The COVID-19 pandemic has prompted many popular tourism destinations, especially those suffering the effects of overtourism, to reassess the way the sector is allowed to function. It seems that Thailand, which has remained mostly closed to foreign visitors since March 2020 is among them, and is looking to focus on the “quality market” from here on out.
Thailand’s Centre for Economic Situation Administration has therefore approved a plan to implement a 500-baht (less than US$15) tourist tax for a “tourism transformation fund”. According to the Bangkok Post, the nation’s Tourism and Sports Ministry would begin collecting the new visitor fee next year and its budget
The National Tourism Policy Committee had already sanctioned the creation of this fund earlier in the year, at that time proposing a 300-baht fee per person (afterward raised to 500 baht), the proceeds of which would subsidize projects aimed at transforming the tourism industry.
Yuthasak Supasorn, Governor of the Tourism Authority of Thailand (TAT), said that the additional 200 baht would be channeled into projects initiated by the private sector or community, to transform their operations to align with the fund’s strategic focus on high-value and sustainable tourism. The government predicts the fund could generate 5 billion baht during 2022, assuming that the nation sees around 10 million foreign arrivals.
The extra capital is also intended to help the country restructure its industry from mass tourism to a high-value economic model and environmentally concerned type of tourism. It’s also meant to help bankroll budget insurance offerings for foreign visitors and other development initiatives run by the government, rather than the private sector.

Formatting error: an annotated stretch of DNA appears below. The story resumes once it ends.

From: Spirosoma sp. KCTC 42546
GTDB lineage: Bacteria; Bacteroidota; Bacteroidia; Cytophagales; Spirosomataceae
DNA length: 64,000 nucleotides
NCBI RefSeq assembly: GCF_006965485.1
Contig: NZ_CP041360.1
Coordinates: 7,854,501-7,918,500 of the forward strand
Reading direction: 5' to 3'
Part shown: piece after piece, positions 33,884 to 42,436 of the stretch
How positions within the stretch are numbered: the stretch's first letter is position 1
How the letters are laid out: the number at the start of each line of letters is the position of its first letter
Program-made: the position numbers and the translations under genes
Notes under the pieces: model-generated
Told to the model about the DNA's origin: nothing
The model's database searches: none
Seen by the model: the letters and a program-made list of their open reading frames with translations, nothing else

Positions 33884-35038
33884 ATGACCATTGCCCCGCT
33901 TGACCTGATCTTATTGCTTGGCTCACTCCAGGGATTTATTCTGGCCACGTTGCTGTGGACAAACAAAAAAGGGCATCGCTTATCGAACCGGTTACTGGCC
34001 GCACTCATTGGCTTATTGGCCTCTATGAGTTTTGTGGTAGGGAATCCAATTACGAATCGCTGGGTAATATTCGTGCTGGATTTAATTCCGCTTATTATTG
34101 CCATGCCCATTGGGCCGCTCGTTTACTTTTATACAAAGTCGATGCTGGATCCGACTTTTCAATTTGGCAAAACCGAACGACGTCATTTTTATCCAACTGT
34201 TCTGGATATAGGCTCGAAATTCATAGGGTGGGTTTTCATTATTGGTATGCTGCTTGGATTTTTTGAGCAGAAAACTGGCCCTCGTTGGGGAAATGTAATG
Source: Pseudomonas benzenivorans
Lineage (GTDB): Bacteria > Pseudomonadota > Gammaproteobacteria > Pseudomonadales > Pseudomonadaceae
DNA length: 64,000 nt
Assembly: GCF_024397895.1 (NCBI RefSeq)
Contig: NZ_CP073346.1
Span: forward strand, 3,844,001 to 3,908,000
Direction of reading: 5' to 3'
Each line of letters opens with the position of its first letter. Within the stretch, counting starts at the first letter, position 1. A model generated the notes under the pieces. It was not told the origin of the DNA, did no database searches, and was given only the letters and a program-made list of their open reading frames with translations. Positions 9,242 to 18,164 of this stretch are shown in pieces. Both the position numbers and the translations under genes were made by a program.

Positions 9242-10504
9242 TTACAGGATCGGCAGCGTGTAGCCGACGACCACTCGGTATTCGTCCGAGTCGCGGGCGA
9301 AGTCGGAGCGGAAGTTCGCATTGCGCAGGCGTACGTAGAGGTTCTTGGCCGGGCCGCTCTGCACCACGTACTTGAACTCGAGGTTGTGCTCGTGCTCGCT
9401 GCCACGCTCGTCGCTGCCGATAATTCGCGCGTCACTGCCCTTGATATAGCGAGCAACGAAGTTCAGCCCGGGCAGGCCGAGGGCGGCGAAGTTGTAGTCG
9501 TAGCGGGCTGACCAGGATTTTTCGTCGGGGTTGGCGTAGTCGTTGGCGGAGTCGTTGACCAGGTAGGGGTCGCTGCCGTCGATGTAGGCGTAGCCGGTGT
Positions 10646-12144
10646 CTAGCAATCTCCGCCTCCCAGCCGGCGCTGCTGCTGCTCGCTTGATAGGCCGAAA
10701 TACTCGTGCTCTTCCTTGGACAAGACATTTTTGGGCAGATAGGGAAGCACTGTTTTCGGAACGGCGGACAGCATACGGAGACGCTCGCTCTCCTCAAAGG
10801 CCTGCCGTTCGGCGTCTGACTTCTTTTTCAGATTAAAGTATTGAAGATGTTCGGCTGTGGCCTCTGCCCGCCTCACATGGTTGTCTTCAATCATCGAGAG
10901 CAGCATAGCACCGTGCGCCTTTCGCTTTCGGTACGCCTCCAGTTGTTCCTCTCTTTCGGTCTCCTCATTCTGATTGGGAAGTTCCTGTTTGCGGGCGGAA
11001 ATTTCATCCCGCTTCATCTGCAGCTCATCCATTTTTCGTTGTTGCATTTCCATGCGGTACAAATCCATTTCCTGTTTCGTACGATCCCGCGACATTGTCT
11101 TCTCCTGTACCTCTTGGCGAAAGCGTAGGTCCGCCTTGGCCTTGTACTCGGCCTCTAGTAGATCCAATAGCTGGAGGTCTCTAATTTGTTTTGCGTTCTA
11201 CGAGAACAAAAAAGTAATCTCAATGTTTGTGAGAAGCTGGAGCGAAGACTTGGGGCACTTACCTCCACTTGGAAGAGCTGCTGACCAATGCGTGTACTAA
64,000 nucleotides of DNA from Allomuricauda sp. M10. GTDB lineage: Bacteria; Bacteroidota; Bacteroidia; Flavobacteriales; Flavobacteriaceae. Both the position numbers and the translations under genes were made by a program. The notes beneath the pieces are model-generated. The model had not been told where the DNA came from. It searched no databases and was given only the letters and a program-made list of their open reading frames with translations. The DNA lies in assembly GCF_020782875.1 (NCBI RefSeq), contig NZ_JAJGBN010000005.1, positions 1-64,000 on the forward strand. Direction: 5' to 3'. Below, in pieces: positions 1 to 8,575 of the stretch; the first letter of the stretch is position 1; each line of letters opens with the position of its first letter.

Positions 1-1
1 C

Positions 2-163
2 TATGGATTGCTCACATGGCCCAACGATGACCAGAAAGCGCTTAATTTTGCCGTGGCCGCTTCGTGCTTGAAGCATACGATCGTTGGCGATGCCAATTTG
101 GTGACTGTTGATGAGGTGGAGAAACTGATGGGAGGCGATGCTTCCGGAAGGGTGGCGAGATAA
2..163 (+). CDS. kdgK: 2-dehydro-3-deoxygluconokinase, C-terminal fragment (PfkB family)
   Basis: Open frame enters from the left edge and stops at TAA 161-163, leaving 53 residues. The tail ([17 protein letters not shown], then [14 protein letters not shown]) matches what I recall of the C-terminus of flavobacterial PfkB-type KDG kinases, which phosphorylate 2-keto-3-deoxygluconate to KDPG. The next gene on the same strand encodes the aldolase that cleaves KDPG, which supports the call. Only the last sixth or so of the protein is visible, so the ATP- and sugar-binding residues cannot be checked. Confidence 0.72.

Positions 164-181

“The projects should be co-creations and the government should use the fund to support projects that can create an economic impact. The proportion of public-private financial support could be 50:50, 60:40 or 70:30, depending on how much we want to make those projects happen,” said Supasorn.
He said the fund isn’t intended to remediate financial losses suffered due to the pandemic, but rather to support long-term, local economic growth.
“The additional cost won’t have an impact on tourists, as we want to focus on the quality market,” said Mr. Yuthasak. “We hope this fund will support a national tourism makeover creating more safe and clean places.”
Following approval of the scheme, TAT, along with the Tourism and Sports Ministry, must with other sector authorities to determine how the fund will be set up and exactly how it will operate. The same committee will also need to set criteria as to which projects will be eligible for funding.